You can simply have a single variable that stores an object: var item = function(name, props) { this.name = name; this.props = props; this.sharedMethod = function() { // do stuff } } Then simply pass an object with several properties: new item("one", {"house": "blue", "car": "new"}); You can also set them as properties ...


2

Fields declared as private are inaccessible outside the class that defined them. You cannot read their value without either Changing their visibility Adding an accessor method/property with public visibility Using reflection (this is not recommended, there is almost always a better way) What is the use-case here? What are you trying to achieve? If you ...


2

You can set instance properties in both constructor and activate methods, they are both going to be invoked by Aurelia. However, there is sort of conceptual difference here. Activate is one of the screen activation lifecycle methods and should ideally be used to control screen/view-model behavior only. For example, canDeactivate method controls whether ...


2

You can create a parameterless contructor, but you have to call one of base class contructors anyway public class iProperty : PropertyDescriptor { public iProperty() : base(someDefaults) { } } You can also implement a parameterless constructor in the base class and make it protected. That way no-one except the derived class can call ...


2

this(port, 50, null); means call the constructor of current class which takes int, int, Object (I guess) as an arguments.this refers to the current Object. Here it is used to call constructor from other constructor i.e called ServerSocket(int port, int num, Object x) from ServerSocket(int port)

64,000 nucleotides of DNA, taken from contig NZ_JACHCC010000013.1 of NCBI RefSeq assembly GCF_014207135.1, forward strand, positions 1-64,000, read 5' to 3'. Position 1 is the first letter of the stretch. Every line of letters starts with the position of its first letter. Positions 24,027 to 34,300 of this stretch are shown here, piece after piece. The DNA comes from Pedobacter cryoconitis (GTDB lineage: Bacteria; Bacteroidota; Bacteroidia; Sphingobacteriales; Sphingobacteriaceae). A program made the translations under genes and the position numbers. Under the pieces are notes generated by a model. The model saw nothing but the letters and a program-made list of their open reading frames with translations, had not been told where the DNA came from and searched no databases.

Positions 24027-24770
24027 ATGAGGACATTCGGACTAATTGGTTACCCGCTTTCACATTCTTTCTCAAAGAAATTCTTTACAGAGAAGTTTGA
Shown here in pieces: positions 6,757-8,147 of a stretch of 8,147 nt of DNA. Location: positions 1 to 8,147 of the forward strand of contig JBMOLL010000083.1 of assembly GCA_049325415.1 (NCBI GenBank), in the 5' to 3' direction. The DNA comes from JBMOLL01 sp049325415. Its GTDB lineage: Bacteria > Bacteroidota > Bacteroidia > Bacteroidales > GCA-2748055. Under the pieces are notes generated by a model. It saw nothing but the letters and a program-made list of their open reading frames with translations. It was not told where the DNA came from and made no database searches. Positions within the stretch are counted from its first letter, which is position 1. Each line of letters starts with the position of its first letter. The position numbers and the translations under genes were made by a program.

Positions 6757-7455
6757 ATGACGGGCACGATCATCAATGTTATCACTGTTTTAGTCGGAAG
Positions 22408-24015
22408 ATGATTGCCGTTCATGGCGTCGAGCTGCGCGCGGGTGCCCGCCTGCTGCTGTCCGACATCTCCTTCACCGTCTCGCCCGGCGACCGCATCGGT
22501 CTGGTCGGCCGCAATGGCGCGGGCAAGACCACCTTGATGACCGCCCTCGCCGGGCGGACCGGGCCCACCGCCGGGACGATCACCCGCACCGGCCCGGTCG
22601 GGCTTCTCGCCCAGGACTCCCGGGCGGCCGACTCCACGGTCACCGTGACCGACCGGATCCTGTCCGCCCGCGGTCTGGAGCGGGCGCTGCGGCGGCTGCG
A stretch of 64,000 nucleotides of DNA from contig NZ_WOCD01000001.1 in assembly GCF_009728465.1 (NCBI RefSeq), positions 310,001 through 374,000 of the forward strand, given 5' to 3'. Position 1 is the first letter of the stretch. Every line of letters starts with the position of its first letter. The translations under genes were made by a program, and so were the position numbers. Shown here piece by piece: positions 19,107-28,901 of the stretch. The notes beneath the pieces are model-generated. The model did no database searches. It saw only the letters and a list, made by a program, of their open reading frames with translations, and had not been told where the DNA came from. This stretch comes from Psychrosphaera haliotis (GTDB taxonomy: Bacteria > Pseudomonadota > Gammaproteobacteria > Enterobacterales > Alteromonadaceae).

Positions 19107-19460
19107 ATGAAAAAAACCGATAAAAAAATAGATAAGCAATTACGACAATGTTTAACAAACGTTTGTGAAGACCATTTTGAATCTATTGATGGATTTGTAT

2

First off, NavigationPage doesn't have a "View" property. It's common practice to include a Page in its constructor, which I'm guessing may contribute to your error about the parameterless constructor not existing. I also have to mention that in most cases instantiating NavigationPages in XAML is unnecessary. Now that I got that out of the way, here's how ...


2

You're missing a default constructor. Try modifying your class like this: class Light { int pin; public: Light()=default; //<-- put this in Light(int p) { pin = p; } }; As to why you're not automatically generating a default constructor, it's because you're already declaring a constructor of some type, so ...


2

Well, actually new Class_name(arguments) will create a new instance of the class. A construction might be useful - it is more concise than Class_name instance = new Class_name(arguments); method_name(instance); but you would not be able to access instance later on.


2

It's not really a recognized good practice. Maybe the default constructor did something in previous versions. Maybe the developer thought it would be a good idea, so that if something additional is done in the default constructor, it will also be done in the other one. If you look at ArrayList, you'll see that a different choice was made. What happens if ...